An Evening with Lindy West, Ijeoma Oluo, Charles Mudede and Ahamefule J. Oluo

Sun, Sep 16 at 7:30pm *VIP Reception at 6:30pm*

This event has passed.

Please join New York Times bestselling authors Lindy West (Shrill) and Ijeoma Oluo (So You Want to Talk About Race), along with The Stranger's Charles Mudede and musician/comedian Ahamefule J. Oluo for Too Much!!—an evening of race, bodies, laughs, trumpets, and maybe a few tears. 

This event features four of the creative minds behind the upcoming independent film Thin Skin, based on the stage show NOW I'M FINE by Ahamefule J. Oluo. All funds will go to the production of this film.

There will be a pre-show VIP reception where you can have a glass of wine and meet the artists! VIP reception tickets available on this page!


Lindy West is a columnist at The Guardian, a contributor to This American Life, and a freelance writer whose work focuses on feminism, social justice, humor, and body image. Her work has appeared in the New York Times, Cosmopolitan, GQ, Vulture, Jezebel, The Stranger, and others. She is the founder of I Believe You, It's Not Your Fault, an advice blog for teens, as well as the reproductive rights destigmatization campaign #ShoutYourAbortion. Her first book, SHRILL, has made the New York Times Best Seller's list. It has been adapted into a television series which was optioned and put into production by HULU.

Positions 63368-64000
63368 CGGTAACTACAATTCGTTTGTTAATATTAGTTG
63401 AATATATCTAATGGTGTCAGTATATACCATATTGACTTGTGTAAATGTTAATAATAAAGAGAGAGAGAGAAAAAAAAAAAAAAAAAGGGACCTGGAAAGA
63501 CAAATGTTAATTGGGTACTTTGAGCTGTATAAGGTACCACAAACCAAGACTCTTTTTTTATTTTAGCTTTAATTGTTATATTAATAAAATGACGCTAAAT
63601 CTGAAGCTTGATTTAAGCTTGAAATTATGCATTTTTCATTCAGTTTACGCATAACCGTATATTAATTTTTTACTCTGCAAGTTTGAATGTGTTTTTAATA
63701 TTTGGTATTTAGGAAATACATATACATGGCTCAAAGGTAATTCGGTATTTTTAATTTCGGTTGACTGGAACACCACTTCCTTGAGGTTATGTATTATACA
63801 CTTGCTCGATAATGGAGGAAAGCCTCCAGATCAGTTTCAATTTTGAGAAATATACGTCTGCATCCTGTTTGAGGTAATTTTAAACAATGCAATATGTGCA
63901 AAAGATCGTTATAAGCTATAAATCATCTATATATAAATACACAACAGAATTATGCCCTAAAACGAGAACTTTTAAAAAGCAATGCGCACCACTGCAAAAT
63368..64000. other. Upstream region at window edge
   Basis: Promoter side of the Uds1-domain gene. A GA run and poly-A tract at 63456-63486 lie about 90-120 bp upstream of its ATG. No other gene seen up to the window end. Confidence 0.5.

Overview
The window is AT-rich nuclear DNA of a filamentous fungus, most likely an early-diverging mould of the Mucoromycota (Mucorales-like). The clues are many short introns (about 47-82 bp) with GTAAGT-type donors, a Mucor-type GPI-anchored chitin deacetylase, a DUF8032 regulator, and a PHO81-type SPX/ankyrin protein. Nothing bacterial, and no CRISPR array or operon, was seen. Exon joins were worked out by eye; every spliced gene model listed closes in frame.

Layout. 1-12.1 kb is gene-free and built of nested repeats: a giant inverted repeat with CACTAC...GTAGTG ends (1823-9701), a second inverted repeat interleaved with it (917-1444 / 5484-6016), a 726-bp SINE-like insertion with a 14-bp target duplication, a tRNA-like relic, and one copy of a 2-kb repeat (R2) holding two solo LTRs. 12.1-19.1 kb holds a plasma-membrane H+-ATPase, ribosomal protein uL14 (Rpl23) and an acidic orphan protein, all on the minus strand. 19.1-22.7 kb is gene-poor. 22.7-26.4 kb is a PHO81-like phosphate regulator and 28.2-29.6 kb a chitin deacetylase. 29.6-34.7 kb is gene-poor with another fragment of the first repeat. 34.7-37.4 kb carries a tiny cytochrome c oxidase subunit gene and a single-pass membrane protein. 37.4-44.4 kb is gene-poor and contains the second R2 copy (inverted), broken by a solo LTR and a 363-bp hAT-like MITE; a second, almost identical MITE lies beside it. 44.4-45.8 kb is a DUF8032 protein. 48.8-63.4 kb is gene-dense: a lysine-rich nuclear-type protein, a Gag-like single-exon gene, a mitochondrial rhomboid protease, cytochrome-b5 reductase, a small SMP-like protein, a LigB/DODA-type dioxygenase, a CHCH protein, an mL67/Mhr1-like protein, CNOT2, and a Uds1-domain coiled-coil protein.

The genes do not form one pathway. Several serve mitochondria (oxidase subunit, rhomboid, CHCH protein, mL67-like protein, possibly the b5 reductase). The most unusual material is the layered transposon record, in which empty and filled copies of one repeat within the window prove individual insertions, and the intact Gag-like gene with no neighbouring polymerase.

Ijeoma Oluo is a Seattle-based Writer, Speaker and Internet Yeller. Her work on social issues such as race and gender has been published in The Guardian, The Stranger, Washington Post, ELLE Magazine, NBC News and more. She has been the Editor at Large at The Establishment since 2015. Her NYT bestselling first book, So You Want To Talk About Race, was released January 2018 with Seal Press. Ijeoma was named one of the Most Influential People in Seattle by Seattle Magazine, one of the 50 Most Influential Women in Seattle by Seattle Met, one of The Root's 100 Most Influential Americans in 2017, and is the recipient of the Feminist Humanist Award 2017 by the American Humanist Association.



Charles Tonderai Mudede is a Zimbabwean-born cultural critic, urbanist, writer, and filmmaker. Mudede collaborated with the director Robinson Devor on two films, POLICE BEAT and ZOO, both of which premiered at Sundance. POLICE BEAT is a part of the Museum of Modern Art's permanent collection, and ZOO was presented at the Directors Fortnight at the Cannes Film Festival. Mudede is a co-screenwriter for YOU CAN'T WIN, which stars Micheal Pitt and James Hong and will be released in 2017, and is currently the film editor for The Stranger, a Seattle weekly.



Aham is a Seattle-based musician, composer, writer, and stand-up comedian. Oluo is a founding member of and trumpet player in the Stranger Genius Award-winning jazz-punk quartet Industrial Revelation, and was featured in City Arts Magazine’s 2013 Future List as one of Seattle’s most promising artists. Oluo has collaborated with such diverse acts as Das Racist, Macklemore, Hey Marseilles, and TacocaT. He was a semi-finalist in NBC’s Stand Up for Diversity comedy competition, and co-produced comedian (and writing partner) Hari Kondabolu’s albums Waiting for 2042 and Mainstream American Comic, for Kill Rock Stars. He was the first ever artist-in-residence at Seattle’s Town Hall, and in 2015 he appeared on This American Life and received a Creative Capital Award. In 2016 Oluo was awarded Artist Trust’s Arts Innovator Award, and the performance of his autobiographical musical “Now I’m Fine” at the Public Theater in New York City was called “dizzying,” “engaging,” and “grand” by the New York Times.

Langston Hughes Performing Arts Institute

104 17th ave S
Seattle, WA 98144